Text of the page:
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Hauptman v. Commissioner of Internal Revenue

United States Court of Appeals, Eighth Circuit

August 2, 2016

Bruce A. Hauptman Appellant
v.
Commissioner of Internal Revenue Appellee Bruce A. Hauptman Appellant
v.
Commissioner of Internal Revenue Appellee

          Submitted: June 14, 2016

         Appeal from the United States Tax Court

          Before SMITH and GRUENDER, Circuit Judges, and KETCHMARK, [1] District Judge.

          GRUENDER, Circuit Judge.

         Bruce A. Hauptman sought judicial review of the Commissioner of Internal Revenue Service's ("IRS") notices of determination permitting a levy to collect Hauptman's unpaid income tax liabilities for tax years 1992 through 1996. The tax court upheld the IRS's determinations. Hauptman appeals, arguing (1) that the tax court lacked jurisdiction and (2) that the IRS abused its discretion when it rejected Hauptman's offer-in-compromise. We affirm.

         I.

         Hauptman is an investment consultant who owned controlling interests in firms that managed over $100 million in client funds in the mid-1990s. Hauptman did not timely file federal income tax returns during any year from 1992 through 1996. Hauptman eventually filed returns for these years, but he did not pay the amounts due on the late-filed returns. As a result, the IRS assessed Hauptman for those amounts. As of 2007, his liability for tax years 1992 through 1996 totaled $13, 052, 711.30. Hauptman does not contest any portion of that liability.

         In February 2007, the IRS sent Hauptman notices that it intended to use levies to collect his income tax liability. These notices informed Hauptman that he had the right to a collection due process ("CDP") hearing before the IRS Office of Appeals to contest the proposed levies. Hauptman requested a CDP hearing and argued that the proposed levies were not appropriate because "an offer in compromise should be accepted as a reasonable alternative to enforced collection." After the CDP hearing, the Office of Appeals issued notices of determination upholding the proposed levies.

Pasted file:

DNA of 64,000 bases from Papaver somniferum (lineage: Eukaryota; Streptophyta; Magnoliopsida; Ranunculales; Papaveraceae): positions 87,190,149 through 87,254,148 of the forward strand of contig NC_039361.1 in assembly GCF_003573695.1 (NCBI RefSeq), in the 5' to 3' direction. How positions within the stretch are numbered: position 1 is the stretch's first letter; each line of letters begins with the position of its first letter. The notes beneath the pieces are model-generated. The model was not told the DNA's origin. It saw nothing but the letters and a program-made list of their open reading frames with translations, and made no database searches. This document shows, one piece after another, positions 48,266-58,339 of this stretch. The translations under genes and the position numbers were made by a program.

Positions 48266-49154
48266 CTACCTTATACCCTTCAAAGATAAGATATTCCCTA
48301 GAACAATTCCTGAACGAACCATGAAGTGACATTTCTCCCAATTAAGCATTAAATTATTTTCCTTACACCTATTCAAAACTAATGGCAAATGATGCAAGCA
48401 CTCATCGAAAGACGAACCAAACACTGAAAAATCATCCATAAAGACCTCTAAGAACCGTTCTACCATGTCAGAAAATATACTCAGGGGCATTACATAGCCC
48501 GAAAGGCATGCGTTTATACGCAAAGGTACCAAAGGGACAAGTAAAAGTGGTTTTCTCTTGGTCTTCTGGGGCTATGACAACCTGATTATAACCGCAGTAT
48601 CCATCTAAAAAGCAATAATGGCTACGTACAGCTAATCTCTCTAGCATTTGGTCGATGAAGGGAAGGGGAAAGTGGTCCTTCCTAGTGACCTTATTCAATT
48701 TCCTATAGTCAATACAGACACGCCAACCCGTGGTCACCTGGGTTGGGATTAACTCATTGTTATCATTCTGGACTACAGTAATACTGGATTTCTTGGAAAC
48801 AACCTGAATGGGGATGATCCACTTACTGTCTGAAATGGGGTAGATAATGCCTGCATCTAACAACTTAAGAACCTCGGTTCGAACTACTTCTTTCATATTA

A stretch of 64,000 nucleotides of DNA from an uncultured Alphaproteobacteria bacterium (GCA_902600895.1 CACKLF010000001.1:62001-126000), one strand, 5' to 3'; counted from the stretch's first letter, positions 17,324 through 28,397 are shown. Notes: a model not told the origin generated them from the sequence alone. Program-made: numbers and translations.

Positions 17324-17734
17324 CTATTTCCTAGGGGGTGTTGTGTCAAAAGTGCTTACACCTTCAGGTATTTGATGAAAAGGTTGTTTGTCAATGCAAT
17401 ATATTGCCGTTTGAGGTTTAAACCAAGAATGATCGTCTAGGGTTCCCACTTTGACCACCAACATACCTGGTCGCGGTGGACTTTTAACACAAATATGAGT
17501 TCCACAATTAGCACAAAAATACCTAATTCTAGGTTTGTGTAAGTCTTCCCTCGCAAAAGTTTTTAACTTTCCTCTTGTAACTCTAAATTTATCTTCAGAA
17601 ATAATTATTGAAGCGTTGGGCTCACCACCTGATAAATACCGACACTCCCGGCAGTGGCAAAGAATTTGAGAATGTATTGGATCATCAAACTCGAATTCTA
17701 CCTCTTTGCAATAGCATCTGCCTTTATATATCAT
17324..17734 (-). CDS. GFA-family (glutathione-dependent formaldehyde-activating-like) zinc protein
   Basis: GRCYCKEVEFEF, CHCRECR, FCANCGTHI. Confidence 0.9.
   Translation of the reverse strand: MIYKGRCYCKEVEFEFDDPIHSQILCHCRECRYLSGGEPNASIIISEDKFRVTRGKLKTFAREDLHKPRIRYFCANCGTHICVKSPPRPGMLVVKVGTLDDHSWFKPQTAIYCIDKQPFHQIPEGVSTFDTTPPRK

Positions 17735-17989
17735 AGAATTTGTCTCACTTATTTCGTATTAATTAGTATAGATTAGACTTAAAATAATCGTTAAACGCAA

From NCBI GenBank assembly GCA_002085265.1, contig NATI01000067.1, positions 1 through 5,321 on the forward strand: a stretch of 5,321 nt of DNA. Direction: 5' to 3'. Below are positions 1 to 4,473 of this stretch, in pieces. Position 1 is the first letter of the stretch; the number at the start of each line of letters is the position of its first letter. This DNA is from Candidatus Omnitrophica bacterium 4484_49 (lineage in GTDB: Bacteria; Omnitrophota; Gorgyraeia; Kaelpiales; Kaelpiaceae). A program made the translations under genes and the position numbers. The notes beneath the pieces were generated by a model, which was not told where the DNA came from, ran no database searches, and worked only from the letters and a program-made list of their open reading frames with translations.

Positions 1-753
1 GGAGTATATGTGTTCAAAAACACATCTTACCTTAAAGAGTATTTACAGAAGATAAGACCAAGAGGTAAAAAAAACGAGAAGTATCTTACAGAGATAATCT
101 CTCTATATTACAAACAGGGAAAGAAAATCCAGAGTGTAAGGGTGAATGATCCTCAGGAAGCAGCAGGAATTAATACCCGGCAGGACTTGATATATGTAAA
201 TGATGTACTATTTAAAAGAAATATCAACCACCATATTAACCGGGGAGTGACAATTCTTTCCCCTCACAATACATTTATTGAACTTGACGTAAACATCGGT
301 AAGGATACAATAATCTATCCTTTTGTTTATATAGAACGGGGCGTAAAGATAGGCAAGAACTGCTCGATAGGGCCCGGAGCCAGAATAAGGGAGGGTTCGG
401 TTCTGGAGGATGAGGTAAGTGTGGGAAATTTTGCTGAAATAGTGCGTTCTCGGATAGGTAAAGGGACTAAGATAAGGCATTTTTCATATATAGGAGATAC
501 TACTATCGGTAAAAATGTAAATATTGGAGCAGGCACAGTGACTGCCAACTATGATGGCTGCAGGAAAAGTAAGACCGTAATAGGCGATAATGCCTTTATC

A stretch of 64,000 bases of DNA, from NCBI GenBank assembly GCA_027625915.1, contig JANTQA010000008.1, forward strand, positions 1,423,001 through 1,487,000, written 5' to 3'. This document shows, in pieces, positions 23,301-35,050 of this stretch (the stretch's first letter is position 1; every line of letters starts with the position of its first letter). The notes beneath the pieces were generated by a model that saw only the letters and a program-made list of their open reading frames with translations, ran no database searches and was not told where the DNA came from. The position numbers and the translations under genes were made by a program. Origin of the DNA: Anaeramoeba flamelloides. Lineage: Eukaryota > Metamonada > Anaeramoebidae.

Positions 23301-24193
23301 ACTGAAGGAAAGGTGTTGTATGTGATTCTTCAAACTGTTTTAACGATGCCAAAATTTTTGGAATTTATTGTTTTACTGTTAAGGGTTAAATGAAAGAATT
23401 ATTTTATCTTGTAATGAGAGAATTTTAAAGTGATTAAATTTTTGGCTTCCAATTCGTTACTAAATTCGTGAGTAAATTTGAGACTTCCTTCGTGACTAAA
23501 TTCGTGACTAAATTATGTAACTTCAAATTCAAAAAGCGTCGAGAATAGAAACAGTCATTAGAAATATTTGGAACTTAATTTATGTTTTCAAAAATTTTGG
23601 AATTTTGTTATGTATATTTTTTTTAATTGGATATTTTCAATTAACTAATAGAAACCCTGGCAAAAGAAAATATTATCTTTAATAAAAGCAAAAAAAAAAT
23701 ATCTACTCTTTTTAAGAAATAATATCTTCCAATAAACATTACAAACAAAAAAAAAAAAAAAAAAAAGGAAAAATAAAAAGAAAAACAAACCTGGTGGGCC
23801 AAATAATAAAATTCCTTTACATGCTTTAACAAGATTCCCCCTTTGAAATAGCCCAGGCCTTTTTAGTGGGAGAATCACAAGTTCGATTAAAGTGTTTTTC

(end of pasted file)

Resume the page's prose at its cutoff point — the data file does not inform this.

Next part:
Hauptman filed petitions in the tax court challenging the notices of determination. The IRS moved for summary judgment, which the tax court denied. The parties then agreed to allow Hauptman to submit an offer-in-compromise for tax years 1992 through 1996. Instead of remanding the case, the tax court granted a continuance of Hauptman's petitions while the IRS considered his offer.

         Hauptman submitted his offer in February 2010. His liability at the time of the offer was approximately $15.5 million. He proposed to settle that liability by paying $500, 000 within four months. Hauptman also submitted financial information for himself as well as various companies that he controlled. In these statements, Hauptman assigned a value of roughly $3 million to his various companies. He also claimed that his living expenses totaled over $10, 000 per month and that his income was $15, 284 per month.

         The IRS rejected Hauptman's offer, reasoning that Hauptman had "an egregious history of past non-compliance" and "ha[d] not reported any income" or paid any taxes for several years. The IRS noted that Hauptman had caused various firms to pay his personal expenses to fund his "lavish life style." Further, although Hauptman valued his numerous firms at roughly $3 million, he had valued these same entities at $12 million on prior loan documents. The IRS concluded that "acceptance of [the] offer would not be in the best interest of the government."

         Hauptman appealed the rejection of his offer to the IRS Office of Appeals. In July 2012, the Office of Appeals sent Hauptman supplemental notices of determination rejecting the offer-in-compromise as not in the best interest of the government. The Office of Appeals provided a thorough review detailing its reasons for its decision. It concluded that Hauptman had failed to report all of his income on his tax returns, failed to fully disclose his financial situation during the CDP proceedings, and failed to prioritize the payment of taxes. The Office of Appeals calculated Hauptman's reasonable collection potential to be $12, 156, 983.35.

         After the Office of Appeals issued the supplemental notices of determination, the tax court restored Hauptman's petitions to its docket and consolidated the petitions for trial. The sole issue presented by the parties was whether the IRS abused its discretion by rejecting Hauptman's $500, 000 offer-in-compromise. On October 9, 2014, the tax court upheld the Office of Appeals's decision rejecting Hauptman's offer.

         II.

...


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